Gunnstaks Law Office
Handling High-Value, High-Conflict Family Law Cases

Contact Our Firm Today

Bold labels are required.

Contact Information

The use of the Internet or this form for communication with the firm or any individual member of the firm does not establish an attorney-client relationship. Confidential or time-sensitive information should not be sent through this form.


Privacy Policy

The various types of possession orders in Texas -- Part II

Divorces involving minor children are often among the most complicated marital dissolutions. The parents are often eager for the divorce to be finalized, but their children may not be. They may be afraid of the future, of not having both parents when they need them and of changes that seem to threaten their lives. Partly because of this, courts all across the country, including those in Texas, assume the mantle of responsibility in making sure children's best interests are met wherever possible.

When it comes to determining where a child will live, a court often awards child custody to one parent and then order the other to pay child support. The noncustodial parent is also granted visitation rights in order to maintain a regular relationship with the child unless the parent presents a danger to the child's well-being.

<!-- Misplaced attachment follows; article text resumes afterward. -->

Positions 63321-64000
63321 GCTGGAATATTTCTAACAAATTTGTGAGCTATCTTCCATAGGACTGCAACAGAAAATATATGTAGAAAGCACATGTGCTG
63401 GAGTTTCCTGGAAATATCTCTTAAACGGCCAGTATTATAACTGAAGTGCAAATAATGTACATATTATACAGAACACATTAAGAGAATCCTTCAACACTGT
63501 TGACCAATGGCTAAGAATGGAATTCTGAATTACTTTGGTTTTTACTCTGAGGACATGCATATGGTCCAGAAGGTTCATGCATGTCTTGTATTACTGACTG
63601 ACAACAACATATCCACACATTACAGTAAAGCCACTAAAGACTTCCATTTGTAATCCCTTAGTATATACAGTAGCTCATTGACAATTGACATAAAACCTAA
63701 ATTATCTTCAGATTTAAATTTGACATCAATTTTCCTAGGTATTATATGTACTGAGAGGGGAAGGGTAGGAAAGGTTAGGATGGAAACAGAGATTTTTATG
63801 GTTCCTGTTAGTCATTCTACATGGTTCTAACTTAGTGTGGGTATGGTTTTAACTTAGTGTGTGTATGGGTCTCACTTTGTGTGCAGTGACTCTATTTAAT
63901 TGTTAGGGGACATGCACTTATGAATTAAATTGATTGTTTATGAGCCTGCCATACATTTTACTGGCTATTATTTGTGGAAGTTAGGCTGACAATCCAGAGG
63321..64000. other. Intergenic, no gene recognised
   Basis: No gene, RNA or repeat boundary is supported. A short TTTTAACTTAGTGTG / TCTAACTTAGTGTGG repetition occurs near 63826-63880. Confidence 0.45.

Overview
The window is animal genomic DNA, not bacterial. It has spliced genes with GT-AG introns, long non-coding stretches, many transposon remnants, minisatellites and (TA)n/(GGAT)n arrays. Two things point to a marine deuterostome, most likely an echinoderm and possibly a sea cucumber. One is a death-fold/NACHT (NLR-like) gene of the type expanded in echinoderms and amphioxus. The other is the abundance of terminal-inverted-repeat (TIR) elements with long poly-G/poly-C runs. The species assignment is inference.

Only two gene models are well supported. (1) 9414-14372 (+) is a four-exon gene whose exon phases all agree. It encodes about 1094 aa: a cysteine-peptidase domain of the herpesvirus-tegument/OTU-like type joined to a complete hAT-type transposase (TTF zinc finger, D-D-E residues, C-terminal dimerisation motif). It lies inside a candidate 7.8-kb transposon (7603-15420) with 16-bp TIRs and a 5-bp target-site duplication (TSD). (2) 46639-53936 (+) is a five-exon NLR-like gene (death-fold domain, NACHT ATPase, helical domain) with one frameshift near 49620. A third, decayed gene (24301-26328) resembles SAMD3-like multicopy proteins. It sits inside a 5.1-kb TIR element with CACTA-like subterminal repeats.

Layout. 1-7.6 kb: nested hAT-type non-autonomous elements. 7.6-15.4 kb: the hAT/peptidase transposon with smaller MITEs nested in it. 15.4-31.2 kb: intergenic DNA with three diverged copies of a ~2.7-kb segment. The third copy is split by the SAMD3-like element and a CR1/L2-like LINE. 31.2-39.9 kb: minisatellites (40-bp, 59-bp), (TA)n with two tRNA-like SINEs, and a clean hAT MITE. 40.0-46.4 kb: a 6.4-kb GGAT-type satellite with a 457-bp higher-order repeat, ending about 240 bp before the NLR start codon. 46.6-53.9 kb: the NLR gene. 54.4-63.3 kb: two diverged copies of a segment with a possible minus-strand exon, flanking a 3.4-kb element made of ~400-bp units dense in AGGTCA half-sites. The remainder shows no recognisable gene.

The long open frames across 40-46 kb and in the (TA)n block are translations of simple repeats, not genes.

Texas offers four types of visitation, which is also known as "possession" or "access" -- standard possession, modified possession, modified under-three possession and supervised visitation. The terms for modified possession vary and depend on various factors, including the parents' needs and the child's age. An example would be increased parental visitation time as the child grows older.

With a modified under-three possession order, a court may specifically state that a child is not allowed to stay with the noncustodial parent during certain hours or days until the child has reached a specific age -- for example, anytime before 10:00 a.m. or after 8:00 p.m. The custodial parent, however, must cooperate with the noncustodial parent to ensure that the person has regular access to the child.

In fact, parents are expected to abide by all conditions and restrictions listed in any child-custody order. Failure to do so can bring sanctions from a family law court.

Source:, "What to Expect in Texas Family Law Court," Accessed on May 5, 2015

No Comments

Leave a comment
Comment Information
  • Press Release
  • Board Certified | Texas Board of Legal Specialization
  • Avvo Rating 10.0 Superb
  • LCA | Litigation Counsel of America | FELLOW Gunnstaks Law Office, Attorneys & Lawyers, Plano, TX 10 Best 2015 Client Satisfaction | American Institute of Family Law Attorneys

Office Location

Gunnstaks Law Office
5601 Granite Parkway, Suite 350
Plano, TX 75024

Toll Free: 800-806-0186
Phone: 972-590-6572
Phone: 800-806-0186
Fax: 214-619-0636
Plano Law Office Map

Call For Appointment Map